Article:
Background: Although many studies suggest that, on average, depression-specific psychotherapy and antidepressant pharmacotherapy are efficacious, we know relatively little about which patients are more likely to respond to one versus the other. We sought to determine whether measures of spectrum psychopathology are useful in deciding which patients with unipolar depression should receive pharmacotherapy versus depression-specific psychotherapy.
Method: A total of 318 adult out-patients with major depression were randomly assigned to escitalopram pharmacotherapy or interpersonal psychotherapy (IPT) at academic medical centers at Pittsburgh, Pennsylvania and Pisa, Italy. Our main focus was on predictors and moderators of time to remission on monotherapy at 12 weeks.
Results: Participants with higher scores on the need for medical reassurance factor of the Panic-Agoraphobic Spectrum Self-Report (PAS-SR) had more rapid remission with IPT and those with lower scores on the psychomotor activation factor of the Mood Spectrum Self-Report (MOODS-SR) experienced more rapid remission with selective serotonin reuptake inhibitor (SSRI) pharmacotherapy. Non-specific predictors of longer time to remission with monotherapy included several panic spectrum and mood spectrum factors and the Social Phobia Spectrum (SHY) total score. Higher baseline scores on the 17- and 25-item Hamilton Depression Rating Scales (HAMD-17 and HAMD-25) and the Work and Social Adjustment Scale (WSAS) also predicted a longer time to remission, whereas being married predicted a shorter time to remission.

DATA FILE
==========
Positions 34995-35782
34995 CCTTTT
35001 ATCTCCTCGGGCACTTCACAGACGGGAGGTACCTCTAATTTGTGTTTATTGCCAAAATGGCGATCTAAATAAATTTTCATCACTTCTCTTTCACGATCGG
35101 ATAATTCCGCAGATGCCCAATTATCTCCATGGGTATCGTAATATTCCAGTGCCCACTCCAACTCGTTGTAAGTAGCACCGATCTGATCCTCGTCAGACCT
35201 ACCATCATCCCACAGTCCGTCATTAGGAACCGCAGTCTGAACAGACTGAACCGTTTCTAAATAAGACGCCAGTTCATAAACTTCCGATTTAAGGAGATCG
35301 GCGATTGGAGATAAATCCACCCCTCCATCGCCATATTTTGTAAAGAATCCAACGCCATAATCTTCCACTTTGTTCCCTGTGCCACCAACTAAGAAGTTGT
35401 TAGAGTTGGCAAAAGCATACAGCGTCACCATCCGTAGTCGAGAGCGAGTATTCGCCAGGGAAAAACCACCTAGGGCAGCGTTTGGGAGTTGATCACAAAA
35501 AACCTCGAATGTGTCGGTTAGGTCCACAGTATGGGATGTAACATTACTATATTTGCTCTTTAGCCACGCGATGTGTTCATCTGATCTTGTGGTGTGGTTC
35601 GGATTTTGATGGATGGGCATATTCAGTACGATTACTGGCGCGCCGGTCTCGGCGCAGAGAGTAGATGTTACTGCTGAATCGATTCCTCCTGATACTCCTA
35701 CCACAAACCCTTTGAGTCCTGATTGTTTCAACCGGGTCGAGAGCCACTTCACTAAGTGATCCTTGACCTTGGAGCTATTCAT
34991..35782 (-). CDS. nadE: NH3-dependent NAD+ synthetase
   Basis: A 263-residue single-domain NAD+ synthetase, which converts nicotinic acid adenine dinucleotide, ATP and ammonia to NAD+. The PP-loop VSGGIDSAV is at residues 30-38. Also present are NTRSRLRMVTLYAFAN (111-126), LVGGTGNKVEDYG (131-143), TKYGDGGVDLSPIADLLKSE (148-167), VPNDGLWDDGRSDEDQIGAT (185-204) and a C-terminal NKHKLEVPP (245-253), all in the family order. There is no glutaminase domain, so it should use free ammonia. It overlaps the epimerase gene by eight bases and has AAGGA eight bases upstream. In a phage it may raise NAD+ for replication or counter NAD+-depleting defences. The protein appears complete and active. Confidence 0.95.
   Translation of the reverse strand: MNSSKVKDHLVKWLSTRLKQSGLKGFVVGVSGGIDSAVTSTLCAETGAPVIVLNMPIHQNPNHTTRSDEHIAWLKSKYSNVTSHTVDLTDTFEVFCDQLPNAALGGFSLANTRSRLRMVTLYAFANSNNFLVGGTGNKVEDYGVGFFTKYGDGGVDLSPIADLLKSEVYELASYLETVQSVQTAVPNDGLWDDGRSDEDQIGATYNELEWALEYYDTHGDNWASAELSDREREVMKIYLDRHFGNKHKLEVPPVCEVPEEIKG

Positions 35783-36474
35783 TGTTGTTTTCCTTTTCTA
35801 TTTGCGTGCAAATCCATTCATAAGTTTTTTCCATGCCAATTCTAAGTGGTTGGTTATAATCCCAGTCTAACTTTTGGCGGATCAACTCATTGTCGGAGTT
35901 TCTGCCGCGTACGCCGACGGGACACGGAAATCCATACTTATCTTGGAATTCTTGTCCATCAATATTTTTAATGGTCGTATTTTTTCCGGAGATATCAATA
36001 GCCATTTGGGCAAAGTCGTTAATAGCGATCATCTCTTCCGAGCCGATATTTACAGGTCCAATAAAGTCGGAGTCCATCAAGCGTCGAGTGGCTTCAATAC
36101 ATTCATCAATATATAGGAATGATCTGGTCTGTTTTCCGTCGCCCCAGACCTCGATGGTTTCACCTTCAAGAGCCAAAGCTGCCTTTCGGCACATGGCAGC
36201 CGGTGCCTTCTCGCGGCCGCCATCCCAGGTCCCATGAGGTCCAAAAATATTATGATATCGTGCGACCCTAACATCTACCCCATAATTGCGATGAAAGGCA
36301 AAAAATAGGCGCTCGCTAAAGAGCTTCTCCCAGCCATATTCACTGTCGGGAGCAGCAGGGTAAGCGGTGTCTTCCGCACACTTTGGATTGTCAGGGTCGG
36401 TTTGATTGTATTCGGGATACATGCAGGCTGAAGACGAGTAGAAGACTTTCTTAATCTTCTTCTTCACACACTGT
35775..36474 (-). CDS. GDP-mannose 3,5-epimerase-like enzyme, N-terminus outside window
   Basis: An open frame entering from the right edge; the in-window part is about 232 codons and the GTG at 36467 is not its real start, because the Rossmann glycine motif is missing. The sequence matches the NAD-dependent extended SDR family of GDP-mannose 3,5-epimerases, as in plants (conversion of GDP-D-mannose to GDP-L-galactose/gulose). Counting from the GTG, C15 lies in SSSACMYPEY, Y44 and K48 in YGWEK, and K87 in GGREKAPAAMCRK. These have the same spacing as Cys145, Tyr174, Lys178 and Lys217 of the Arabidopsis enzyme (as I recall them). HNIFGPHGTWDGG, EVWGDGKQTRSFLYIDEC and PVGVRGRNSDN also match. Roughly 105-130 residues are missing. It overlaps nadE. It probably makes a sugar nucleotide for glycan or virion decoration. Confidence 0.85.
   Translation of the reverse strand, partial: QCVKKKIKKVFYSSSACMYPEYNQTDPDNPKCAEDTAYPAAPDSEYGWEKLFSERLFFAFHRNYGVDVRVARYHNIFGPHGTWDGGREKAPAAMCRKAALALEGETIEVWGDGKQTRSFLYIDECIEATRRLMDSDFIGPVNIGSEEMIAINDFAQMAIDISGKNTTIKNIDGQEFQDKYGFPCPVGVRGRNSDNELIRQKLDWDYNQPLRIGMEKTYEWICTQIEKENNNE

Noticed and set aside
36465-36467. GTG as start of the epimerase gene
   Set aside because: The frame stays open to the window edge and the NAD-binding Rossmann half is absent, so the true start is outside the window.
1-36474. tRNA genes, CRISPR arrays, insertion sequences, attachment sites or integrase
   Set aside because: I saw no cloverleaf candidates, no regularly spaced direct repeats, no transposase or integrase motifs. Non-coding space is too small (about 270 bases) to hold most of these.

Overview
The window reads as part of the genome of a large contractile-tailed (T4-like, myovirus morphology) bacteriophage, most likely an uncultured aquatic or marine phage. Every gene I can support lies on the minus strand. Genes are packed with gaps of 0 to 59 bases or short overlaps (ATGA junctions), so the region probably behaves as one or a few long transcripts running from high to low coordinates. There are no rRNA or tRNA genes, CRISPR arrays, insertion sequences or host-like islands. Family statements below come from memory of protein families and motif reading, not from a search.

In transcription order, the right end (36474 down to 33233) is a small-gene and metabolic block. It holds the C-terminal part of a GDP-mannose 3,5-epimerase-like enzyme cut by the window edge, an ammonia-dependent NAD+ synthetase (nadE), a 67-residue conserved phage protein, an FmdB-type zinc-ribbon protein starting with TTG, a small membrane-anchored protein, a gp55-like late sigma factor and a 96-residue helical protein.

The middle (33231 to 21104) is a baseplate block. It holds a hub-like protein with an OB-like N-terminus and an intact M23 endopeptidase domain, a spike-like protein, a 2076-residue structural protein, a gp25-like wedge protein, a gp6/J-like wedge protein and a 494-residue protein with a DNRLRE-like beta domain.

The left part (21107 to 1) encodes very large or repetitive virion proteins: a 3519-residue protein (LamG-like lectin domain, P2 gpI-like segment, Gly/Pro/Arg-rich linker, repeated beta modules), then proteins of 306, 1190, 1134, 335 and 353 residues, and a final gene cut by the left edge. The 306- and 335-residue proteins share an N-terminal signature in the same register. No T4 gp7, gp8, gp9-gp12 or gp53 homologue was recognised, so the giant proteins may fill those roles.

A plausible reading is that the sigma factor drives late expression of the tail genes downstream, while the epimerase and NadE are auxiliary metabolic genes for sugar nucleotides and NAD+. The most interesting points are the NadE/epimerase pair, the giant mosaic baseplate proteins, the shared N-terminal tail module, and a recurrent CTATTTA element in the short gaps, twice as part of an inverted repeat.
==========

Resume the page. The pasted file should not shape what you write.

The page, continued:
Conclusions: This exploratory study identified several non-specific predictors but few moderators of psychotherapy versus pharmacotherapy outcome. It offers useful indicators of the characteristics of patients that are generally difficult to treat, but only limited guidance as to who benefits from IPT versus SSRI pharmacotherapy.